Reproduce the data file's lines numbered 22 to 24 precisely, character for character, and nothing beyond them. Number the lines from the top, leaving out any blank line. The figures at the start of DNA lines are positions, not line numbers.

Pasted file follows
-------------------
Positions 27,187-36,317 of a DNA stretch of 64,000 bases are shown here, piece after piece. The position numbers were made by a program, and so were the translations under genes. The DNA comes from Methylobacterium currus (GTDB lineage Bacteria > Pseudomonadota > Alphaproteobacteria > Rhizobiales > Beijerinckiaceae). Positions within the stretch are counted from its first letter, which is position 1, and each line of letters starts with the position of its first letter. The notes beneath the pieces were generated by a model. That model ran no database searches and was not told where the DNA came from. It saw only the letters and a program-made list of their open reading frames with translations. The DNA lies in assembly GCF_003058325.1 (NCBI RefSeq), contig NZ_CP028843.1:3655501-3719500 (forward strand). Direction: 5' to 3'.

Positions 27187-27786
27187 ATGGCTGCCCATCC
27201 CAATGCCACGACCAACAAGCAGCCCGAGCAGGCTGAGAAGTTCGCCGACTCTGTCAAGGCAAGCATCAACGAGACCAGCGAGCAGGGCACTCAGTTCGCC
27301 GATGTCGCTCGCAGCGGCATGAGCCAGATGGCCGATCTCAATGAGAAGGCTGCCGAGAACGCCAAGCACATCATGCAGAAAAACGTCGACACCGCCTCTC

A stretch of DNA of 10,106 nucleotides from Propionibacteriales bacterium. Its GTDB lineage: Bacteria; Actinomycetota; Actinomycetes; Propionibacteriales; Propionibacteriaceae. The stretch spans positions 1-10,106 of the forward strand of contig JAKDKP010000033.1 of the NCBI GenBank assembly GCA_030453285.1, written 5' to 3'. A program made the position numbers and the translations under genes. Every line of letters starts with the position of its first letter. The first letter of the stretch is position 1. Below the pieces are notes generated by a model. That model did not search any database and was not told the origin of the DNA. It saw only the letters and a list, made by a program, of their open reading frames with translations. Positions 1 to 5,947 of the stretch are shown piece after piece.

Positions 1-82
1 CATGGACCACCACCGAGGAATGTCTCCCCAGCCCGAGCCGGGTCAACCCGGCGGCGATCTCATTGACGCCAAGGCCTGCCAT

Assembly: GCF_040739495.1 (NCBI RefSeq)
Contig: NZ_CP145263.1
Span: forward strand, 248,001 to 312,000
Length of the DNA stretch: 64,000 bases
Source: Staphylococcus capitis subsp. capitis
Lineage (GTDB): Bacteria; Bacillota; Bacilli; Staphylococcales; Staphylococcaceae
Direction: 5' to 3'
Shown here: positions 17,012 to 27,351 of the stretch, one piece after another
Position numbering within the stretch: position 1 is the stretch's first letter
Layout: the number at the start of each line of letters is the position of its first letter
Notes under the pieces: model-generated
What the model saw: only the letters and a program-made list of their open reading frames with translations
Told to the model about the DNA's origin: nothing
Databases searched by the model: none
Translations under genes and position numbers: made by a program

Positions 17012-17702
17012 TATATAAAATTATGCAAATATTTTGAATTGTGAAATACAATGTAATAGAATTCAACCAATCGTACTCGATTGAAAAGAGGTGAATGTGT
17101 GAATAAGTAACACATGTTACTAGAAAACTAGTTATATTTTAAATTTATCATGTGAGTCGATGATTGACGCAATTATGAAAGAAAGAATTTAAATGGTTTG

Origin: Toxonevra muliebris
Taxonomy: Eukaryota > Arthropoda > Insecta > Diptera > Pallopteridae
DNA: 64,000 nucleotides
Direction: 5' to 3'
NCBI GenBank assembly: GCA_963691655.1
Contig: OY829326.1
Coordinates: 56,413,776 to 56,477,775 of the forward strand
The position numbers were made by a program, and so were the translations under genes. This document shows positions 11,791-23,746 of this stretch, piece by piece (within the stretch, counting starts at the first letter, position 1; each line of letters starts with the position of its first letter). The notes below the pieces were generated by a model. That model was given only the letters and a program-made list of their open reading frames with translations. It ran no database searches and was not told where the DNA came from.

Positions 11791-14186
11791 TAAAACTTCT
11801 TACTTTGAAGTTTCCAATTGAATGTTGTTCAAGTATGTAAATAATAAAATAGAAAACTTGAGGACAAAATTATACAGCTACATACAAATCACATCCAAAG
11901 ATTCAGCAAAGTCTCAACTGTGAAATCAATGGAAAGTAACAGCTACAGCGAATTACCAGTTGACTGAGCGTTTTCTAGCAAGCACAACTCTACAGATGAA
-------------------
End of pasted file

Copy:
Databases searched by the model: none
Translations under genes and position numbers: made by a program

Positions 17012-17702